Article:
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How do you manage by yourself all the different areas? (Writing, playing, publicity, producing, uploading to music sites, etc.)

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As said earlier, I record, write and mix all of my own music. After a project is finished, I will upload it to my distributor “DistroKid” where it is copyrighted and send to streaming services and digital music stores. On top of this, I am constantly contacting venues to book my own shows, reaching out to record labels and artist management companies, writing to instrument companies for artist endorsements, and promoting and managing my social media pages (SoundCloud, Instagram, Reverb Nation, Twitter). It is a large amount of work to do on my own but I need to do it all to even compete for a spot as an artist in the competitive music industry. Sometimes I can get very burnt out from all of the work and have needed to really work on time management and knowing when I need to take a break to stop myself from overworking.
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What are the biggest challenges you’ve faced during the making of your newest album, Mid-Century Modern?

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For me, the hardest part was balancing out working on new music vs school work or focusing on promotion and booking. By August 2018 I decided I needed to solely focus on the album and recording so I could put all of my efforts into it and make it as good as possible.
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Can you tell us about the creative process and all the different aspects of self-publishing and making an album?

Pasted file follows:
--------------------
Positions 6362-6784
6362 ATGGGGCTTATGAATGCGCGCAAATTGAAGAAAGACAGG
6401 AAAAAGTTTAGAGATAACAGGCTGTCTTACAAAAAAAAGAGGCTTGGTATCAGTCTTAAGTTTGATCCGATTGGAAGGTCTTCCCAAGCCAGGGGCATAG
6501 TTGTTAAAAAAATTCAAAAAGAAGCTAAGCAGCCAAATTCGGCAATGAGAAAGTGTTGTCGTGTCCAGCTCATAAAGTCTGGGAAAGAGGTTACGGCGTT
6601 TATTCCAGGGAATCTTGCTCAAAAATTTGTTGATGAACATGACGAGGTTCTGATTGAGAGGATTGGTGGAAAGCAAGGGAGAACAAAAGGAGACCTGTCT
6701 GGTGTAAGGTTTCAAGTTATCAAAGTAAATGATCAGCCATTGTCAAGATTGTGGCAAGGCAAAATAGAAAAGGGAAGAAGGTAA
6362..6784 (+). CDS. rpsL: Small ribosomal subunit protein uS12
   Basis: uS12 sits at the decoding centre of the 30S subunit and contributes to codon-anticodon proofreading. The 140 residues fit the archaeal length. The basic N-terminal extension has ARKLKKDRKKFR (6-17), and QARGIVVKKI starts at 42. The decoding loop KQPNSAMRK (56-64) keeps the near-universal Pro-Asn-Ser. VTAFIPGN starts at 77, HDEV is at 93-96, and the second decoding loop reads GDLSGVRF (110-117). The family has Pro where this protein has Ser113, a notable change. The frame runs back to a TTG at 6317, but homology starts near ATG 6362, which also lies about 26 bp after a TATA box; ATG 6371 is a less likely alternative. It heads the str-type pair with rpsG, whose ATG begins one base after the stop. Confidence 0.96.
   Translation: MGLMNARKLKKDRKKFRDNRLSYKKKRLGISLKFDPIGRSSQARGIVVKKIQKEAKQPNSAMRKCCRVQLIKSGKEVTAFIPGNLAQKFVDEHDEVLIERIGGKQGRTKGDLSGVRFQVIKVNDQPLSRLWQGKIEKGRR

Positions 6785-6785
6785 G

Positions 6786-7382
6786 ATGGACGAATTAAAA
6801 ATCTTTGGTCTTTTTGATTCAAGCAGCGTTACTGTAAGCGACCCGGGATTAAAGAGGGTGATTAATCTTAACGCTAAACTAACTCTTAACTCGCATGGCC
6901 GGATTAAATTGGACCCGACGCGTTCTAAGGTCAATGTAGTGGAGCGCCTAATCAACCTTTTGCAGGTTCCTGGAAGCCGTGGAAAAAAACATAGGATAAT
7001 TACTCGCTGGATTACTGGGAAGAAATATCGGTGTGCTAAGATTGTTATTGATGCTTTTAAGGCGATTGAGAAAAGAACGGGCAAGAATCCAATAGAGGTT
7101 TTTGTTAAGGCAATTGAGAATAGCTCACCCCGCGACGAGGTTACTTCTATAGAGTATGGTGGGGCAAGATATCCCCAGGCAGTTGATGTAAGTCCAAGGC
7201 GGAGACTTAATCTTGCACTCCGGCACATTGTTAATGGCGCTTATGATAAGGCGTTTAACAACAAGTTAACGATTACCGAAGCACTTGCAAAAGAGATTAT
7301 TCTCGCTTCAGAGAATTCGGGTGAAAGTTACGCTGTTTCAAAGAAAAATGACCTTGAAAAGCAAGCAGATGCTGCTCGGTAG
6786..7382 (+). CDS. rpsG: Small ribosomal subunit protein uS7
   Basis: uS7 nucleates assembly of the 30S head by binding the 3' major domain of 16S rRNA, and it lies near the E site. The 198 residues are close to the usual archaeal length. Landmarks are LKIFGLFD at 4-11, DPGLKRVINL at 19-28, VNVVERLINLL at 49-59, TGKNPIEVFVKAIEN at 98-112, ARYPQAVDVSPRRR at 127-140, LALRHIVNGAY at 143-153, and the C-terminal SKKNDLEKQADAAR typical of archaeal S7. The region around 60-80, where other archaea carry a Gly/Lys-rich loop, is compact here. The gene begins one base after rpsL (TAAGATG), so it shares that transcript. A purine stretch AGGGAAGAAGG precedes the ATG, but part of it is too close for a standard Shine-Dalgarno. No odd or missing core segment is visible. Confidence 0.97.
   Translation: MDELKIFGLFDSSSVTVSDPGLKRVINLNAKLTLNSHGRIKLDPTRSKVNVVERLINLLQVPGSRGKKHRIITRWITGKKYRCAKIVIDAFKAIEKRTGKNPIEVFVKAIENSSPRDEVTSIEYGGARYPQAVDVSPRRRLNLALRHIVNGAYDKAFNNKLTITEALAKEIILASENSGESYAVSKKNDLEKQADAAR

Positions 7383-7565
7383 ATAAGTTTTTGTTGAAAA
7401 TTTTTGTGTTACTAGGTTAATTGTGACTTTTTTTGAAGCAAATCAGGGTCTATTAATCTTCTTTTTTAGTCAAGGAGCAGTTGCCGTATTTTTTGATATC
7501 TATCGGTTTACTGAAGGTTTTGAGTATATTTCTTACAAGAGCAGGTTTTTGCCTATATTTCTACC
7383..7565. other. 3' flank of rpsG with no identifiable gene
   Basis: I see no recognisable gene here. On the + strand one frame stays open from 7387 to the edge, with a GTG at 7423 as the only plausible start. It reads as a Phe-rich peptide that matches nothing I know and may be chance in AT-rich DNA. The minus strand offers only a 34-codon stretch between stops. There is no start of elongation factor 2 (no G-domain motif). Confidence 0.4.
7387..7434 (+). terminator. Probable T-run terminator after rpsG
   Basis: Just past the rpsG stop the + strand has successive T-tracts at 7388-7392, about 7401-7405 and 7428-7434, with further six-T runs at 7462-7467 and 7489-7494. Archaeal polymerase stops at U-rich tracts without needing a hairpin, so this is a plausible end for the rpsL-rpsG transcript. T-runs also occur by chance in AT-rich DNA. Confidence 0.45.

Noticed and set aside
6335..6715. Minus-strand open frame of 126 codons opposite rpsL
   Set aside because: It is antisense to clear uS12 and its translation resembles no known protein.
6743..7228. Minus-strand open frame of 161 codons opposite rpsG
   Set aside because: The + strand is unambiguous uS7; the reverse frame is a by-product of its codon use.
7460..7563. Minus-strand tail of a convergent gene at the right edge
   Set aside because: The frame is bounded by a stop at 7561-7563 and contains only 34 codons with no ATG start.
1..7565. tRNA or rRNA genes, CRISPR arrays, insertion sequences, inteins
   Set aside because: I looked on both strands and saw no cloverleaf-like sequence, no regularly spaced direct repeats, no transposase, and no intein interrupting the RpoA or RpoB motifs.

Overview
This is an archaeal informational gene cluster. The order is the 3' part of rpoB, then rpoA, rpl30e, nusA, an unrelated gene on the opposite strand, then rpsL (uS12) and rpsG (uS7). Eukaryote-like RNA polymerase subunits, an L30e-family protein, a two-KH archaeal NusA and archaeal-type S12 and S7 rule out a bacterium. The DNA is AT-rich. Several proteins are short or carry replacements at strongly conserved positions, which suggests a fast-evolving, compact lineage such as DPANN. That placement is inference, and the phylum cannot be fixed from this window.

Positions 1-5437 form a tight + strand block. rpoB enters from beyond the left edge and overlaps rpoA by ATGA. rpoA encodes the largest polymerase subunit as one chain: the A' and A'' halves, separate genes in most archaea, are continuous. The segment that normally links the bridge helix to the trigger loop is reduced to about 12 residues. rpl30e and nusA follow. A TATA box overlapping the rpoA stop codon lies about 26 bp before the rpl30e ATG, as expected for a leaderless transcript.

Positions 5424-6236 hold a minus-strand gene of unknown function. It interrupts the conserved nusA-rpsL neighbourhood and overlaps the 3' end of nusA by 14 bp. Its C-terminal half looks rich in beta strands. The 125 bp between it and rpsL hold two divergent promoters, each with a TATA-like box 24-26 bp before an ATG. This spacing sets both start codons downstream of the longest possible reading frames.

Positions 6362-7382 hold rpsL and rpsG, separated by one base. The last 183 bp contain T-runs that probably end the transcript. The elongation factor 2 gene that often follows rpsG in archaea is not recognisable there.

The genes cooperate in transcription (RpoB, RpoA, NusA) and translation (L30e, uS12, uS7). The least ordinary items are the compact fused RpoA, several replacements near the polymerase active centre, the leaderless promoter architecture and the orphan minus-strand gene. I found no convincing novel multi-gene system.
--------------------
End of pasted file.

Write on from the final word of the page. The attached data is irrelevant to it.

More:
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Self-publishing is definitely a difficult thing as a solo artist. With a band, there are many different opinions coming together to make the song, but for me, I really have to trust my instincts while writing and ask anyone I can for their feedback and opinions on my work in progress. I also have to be the one to make the call and decide if it is ready to publish or if it needs more work. It is difficult but I do really enjoy having full creative control with everything from writing to recording. For most songs, I try to write with a general theme or topic in mind that I’m going to sing about, but very often I will only have an idea for the instrumental and this makes writing lyrics a painful process since I won’t even know what to write about. For my last album “Mid-Century Modern” I included songs from a large range of genres and wanted to see which writing style people gravitated towards. I am really happy with how it turned out but in the future, I do not see any of my albums being this split in genres or in theme. I am very interested in writing a concept album in the future with a story being told throughout the album. I’ve seen a lot of bands do this and I’ve always loved figuring out the full story told by all of the individual songs put together.